How many times has someone come up with an idea that sounded really great at first blush, but seemed to fizzle out once put into motion? Or, how often do seemingly innocuous efforts result in big paybacks? When hundreds of thousands of dollars may be on the line, as is the case with IT, there needs to be a way to make sure good ideas continue to be good ideas as they consume more resources and staff time.
That’s why IT governance needs to be more than simply about approving or putting the kibosh on expenditures for technology projects. It needs to be a continuous process for examining and re-evaluating projects as they move through the pipeline. Further and deeper examination may find that a project isn’t worth the effort, or that it may turn out to be a blockbuster revenue generator.
In preparing my recent article on IT governance for INN, I had the opportunity to chat with Mark Hayes, manager of P&C technology investment management at The Hartford, about the ways his company governs its IT processes. Within Hayes’ P&C division, there are tons of initiatives going on, covering systems from mainframes to Web-based systems, with a variety of heritages, and serving a variety of purposes. In other words, a lot of software, a lot of code and a lot of networks.
That’s why The Hartford has an extremely airtight IT governance process. All IT investments are considered in the context of three major criteria: whether they meet financial, operational and technical thresholds, Hayes says.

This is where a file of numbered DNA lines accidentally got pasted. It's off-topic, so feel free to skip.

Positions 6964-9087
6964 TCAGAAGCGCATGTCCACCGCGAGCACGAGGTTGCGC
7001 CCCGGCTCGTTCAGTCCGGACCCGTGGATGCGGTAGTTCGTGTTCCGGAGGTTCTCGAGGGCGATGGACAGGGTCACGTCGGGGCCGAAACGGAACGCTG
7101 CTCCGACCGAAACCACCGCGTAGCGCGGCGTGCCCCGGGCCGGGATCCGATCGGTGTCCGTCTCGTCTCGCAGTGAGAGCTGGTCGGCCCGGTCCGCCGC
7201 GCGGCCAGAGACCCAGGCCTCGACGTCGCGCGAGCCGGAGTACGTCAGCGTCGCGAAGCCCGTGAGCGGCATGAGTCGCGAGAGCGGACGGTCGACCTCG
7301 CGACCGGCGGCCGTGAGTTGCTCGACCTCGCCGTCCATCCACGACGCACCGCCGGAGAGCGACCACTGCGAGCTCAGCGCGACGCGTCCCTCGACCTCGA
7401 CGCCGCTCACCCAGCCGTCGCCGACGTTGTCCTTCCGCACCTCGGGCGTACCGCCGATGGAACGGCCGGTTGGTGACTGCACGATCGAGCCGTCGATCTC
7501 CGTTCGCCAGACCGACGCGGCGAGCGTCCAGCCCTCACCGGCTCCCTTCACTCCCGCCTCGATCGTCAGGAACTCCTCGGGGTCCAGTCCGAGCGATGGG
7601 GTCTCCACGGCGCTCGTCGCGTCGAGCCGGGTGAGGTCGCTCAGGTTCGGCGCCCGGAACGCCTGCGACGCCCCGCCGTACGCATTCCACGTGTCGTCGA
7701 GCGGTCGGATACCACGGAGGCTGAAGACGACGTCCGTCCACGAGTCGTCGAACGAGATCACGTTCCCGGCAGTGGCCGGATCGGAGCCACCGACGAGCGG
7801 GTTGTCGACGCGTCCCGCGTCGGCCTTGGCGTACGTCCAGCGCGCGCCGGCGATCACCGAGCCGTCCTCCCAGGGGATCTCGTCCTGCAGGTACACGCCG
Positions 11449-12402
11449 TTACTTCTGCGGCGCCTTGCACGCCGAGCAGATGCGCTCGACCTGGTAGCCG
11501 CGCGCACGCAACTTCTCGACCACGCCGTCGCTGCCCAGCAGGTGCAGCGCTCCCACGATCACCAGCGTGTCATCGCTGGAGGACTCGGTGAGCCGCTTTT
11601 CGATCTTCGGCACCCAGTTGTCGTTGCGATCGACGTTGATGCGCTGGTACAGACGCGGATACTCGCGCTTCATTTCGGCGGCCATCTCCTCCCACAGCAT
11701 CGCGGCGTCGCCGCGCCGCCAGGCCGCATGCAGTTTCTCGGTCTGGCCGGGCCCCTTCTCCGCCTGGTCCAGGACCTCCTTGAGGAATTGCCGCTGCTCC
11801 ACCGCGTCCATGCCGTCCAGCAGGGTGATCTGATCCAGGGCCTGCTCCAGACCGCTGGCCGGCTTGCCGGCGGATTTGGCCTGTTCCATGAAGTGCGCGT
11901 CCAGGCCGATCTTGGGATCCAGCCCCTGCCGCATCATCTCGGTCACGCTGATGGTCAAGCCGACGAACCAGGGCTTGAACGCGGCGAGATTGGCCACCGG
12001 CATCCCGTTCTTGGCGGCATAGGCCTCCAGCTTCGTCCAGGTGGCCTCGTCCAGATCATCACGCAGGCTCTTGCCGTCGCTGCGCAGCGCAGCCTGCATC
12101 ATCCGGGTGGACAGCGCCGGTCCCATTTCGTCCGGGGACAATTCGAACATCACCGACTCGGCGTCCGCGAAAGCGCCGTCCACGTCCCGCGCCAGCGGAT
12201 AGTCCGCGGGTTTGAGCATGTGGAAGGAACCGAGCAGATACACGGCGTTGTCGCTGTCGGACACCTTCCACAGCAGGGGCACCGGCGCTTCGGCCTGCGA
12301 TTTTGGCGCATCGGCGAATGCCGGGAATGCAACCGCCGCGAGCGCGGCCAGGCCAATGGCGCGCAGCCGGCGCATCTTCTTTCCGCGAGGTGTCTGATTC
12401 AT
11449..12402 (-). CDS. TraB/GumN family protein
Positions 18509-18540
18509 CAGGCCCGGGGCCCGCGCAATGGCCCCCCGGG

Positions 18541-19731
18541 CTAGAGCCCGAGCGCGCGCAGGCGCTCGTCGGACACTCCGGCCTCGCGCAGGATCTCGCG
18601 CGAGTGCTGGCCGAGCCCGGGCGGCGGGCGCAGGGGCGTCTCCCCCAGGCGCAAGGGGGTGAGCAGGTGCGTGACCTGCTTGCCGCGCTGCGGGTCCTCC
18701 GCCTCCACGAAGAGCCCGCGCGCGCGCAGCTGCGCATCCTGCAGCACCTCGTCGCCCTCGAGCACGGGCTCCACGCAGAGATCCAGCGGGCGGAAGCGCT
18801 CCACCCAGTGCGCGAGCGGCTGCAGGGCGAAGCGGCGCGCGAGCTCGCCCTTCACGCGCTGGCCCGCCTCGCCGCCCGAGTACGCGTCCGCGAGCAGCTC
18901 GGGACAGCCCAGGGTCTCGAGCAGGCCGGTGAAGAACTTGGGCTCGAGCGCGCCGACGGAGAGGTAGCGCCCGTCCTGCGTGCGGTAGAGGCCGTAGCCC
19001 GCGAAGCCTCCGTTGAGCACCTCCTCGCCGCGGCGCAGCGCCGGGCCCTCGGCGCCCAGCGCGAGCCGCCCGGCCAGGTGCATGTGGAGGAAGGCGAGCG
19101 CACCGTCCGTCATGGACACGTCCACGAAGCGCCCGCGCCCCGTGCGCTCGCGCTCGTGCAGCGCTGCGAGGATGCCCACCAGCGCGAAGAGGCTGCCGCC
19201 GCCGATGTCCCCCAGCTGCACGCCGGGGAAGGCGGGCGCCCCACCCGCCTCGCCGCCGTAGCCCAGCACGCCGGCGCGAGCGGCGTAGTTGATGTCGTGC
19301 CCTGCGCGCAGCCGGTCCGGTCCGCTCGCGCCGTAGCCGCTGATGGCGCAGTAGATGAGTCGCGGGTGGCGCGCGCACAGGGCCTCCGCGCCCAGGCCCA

For example, Hayes walked through how one project to improve the customer experience was vetted. “It’s going to be a key driver of the overall constituent experience design,” he said. “As that emerged through governance, the project made sense for our financial, technical and operational thresholds. It also had the added dimension of really being game-changing in the context of our constituent experience. It delivered better information, quicker access, and enabled us to service our constituents in a way that makes them feel good about their business with us.”
Thus, the project was initially approved for funding. But that wasn’t the end of it, Hayes explains. “The team that went away with that initial set of funding, and continued to review the three aspects,” he said. “The financials of it—were we going to get a lift that we thought we were going to get? The technical design—was it technically scoped in a way that we thought was consistent with our enterprise architecture? And then operationally—were we going to be comfortable with the implementation path?”
As a result of this ongoing review process, the project team was able to not only improve the end-user experience, but also reduce the initial proposed costs.
“Our governance process itself is really intended to help fine-tune thinking throughout the financial, operational and technical aspects as projects move through delivery lifecycles,” Hayes explained. “Our process contemplates, anticipates and requires that there is ongoing very targeted specific review of key assessments of that project. We also support continued testing of whether or not the commitments that were identified as part of the project approval process continue to manifest themselves as the projects move through their delivery phases.”
Even after implementation, Hayes’ department continues to assess the value of IT programs and systems. The governance process should never stop.
Joe McKendrick is an author, consultant, blogger and frequent INN contributor specializing in information technology. He can be reached at firstname.lastname@example.org.
The opinions of bloggers on www.insurancenetworking.com do not necessarily reflect those of Insurance Networking News.
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